With the score goalless on the verge of half-time, Villa goalkeeper Orjan Nyland carried the ball behind his line after catching Oliver Norwood’s free-kick. However, referee Michael Oliver’s watch failed to alert him that he should award a goal.
Wilder was seen remonstrating with officials at the interval after replays clearly showed that an own goal should have been given.
“I don’t know whether to laugh or cry,” Wilder said after the game. “Speaking to the referee he said to me it had the feel of a goal and that the ball had crossed the line but obviously he has to rely on HawkEye to make the decision.
“I am laughing at the minute because that’s the only way I can look at it, it’s a bit farcical isn’t it? Already the jokes have started. I’ve just seen Del Boy with a HawkEye watch on.
“I’d expect that decision to be given on Graves Park (Sheffield), pitch 17 on a murky, foggy Sunday morning. The goalkeeper was in the Holte End, he was about eight rows back. He’d have been mullered by punters if they were in there… everybody saw it.”
Wilder also said that officials should have had the “courage” to intervene after seeing that the technology had failed. “Surely we can’t put all our eggs in one basket of somebody buying a dodgy watch from a market?” he said.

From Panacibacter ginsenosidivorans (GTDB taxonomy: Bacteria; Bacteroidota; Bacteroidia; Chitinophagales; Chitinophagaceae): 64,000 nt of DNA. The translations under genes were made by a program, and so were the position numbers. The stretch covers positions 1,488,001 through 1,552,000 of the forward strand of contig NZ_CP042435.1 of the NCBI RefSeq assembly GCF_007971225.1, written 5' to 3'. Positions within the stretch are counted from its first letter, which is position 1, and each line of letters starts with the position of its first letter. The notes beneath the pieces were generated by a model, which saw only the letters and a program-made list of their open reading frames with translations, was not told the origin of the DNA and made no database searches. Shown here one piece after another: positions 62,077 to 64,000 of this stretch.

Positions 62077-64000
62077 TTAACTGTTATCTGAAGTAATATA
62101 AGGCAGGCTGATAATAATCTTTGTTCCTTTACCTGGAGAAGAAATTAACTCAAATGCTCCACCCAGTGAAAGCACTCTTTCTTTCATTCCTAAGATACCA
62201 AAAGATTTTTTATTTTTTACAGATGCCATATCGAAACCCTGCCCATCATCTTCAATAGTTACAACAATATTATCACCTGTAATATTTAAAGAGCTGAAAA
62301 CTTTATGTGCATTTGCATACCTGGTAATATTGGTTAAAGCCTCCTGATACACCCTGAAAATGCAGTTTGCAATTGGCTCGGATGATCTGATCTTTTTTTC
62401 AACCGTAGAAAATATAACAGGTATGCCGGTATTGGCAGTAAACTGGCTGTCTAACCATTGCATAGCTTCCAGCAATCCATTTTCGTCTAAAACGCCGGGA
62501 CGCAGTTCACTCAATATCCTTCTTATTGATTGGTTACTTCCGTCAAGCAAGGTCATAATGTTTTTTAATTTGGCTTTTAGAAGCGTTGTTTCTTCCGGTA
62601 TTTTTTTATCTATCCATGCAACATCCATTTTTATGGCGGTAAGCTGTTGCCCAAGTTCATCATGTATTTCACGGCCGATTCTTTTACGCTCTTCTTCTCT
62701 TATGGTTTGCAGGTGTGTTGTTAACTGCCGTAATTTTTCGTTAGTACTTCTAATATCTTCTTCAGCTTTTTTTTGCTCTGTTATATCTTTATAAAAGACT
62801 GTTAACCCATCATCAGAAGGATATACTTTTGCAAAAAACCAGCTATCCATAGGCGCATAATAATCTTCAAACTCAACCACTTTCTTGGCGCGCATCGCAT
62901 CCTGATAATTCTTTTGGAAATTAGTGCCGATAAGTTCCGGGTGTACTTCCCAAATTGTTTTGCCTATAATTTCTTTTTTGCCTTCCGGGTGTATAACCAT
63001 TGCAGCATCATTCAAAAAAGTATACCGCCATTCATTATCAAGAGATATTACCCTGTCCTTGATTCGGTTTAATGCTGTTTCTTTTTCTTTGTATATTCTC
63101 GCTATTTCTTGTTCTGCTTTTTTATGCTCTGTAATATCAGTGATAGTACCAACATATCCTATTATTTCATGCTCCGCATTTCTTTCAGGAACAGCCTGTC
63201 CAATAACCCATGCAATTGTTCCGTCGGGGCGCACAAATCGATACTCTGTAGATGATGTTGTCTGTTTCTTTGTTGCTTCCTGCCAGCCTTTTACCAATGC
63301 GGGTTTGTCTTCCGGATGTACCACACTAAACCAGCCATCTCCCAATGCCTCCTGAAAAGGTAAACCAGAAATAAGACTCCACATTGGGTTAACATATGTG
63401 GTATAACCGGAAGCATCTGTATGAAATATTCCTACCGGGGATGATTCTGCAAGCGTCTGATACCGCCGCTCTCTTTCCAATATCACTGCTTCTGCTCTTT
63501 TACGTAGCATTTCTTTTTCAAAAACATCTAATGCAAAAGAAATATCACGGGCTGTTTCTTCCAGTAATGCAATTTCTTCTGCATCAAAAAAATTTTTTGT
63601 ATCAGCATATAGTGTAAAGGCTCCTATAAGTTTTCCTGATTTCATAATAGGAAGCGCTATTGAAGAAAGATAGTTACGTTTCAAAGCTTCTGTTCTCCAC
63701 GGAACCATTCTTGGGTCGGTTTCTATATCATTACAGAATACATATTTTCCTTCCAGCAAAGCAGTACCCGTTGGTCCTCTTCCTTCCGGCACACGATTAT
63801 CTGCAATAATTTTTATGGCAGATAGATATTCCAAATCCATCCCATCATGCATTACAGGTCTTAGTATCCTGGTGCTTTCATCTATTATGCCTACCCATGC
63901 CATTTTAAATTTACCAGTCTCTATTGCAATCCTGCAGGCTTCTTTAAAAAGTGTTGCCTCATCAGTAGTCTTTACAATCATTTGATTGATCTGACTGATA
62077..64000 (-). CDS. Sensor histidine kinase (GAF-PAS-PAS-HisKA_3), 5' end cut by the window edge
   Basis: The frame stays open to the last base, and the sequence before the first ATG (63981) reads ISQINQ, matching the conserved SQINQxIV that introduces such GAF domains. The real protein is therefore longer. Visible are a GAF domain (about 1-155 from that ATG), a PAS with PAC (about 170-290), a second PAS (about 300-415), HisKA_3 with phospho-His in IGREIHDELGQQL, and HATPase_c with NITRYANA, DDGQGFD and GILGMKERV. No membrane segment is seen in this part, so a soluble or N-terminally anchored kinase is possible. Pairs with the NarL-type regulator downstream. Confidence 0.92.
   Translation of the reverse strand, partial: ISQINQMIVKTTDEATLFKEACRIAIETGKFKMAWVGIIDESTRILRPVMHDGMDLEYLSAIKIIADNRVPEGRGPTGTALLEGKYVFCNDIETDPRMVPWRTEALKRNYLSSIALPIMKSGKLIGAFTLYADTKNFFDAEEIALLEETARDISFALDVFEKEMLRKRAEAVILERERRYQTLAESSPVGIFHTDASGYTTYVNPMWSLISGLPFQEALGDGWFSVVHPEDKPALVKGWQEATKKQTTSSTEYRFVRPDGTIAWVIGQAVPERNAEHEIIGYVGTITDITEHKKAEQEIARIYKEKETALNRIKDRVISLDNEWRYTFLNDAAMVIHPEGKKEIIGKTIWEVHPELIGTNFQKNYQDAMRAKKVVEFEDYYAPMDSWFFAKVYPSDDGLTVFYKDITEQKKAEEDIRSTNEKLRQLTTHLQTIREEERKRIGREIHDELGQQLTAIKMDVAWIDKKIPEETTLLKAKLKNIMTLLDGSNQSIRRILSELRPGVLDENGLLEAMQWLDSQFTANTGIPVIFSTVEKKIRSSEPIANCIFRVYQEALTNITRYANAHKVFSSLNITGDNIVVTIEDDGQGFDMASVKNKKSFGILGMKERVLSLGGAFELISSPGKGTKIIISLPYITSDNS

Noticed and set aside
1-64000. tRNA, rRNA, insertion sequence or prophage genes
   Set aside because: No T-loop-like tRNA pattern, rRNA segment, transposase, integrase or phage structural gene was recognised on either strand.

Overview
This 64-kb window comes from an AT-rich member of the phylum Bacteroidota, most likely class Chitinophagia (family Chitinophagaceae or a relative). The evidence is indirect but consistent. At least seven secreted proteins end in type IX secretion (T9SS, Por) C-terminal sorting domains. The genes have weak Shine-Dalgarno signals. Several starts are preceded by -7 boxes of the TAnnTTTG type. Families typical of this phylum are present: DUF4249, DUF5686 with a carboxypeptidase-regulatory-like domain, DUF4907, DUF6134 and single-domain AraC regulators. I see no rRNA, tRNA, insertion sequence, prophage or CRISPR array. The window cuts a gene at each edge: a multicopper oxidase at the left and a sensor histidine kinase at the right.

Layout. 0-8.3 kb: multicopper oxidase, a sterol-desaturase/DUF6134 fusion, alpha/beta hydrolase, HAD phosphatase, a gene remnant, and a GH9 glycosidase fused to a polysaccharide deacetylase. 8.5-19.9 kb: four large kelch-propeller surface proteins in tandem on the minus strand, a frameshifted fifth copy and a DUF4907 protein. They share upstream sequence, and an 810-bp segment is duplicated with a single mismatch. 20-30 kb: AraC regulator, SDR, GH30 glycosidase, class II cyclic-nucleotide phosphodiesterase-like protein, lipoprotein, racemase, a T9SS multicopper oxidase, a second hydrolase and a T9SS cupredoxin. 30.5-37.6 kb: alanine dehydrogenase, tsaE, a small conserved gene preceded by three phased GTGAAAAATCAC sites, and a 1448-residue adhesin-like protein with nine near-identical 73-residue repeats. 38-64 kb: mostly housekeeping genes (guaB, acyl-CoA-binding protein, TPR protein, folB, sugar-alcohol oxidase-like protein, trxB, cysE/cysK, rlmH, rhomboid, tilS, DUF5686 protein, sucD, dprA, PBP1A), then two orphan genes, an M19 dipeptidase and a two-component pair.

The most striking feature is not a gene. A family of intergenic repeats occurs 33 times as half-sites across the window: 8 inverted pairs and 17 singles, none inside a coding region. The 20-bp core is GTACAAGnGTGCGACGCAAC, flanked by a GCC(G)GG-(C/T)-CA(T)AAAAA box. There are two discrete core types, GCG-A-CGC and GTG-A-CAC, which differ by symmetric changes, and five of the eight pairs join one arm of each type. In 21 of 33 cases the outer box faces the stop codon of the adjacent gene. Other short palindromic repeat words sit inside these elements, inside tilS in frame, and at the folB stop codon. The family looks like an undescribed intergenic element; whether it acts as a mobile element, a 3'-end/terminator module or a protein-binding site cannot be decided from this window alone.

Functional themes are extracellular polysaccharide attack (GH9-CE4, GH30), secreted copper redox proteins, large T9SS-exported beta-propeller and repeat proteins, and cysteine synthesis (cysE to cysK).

Hawk-Eye released a statement after the match “apologising unreservedly” for the error.
“The seven cameras located in the stands around the goal area were significantly occluded by the goalkeeper, defender, and goalpost. This level of occlusion has never been seen before in over 9,000 matches that the Hawk-Eye Goal Line Technology system has been in operation.
“The system was tested and proved functional prior to the start of the match… Hawk-Eye unreservedly apologises to the Premier League, Sheffield United, and everyone affected by this incident.”
The result left Sheffield United in sixth, four points adrift of fourth-placed Chelsea, while Aston Villa remain in 19th, one point adrift of safety.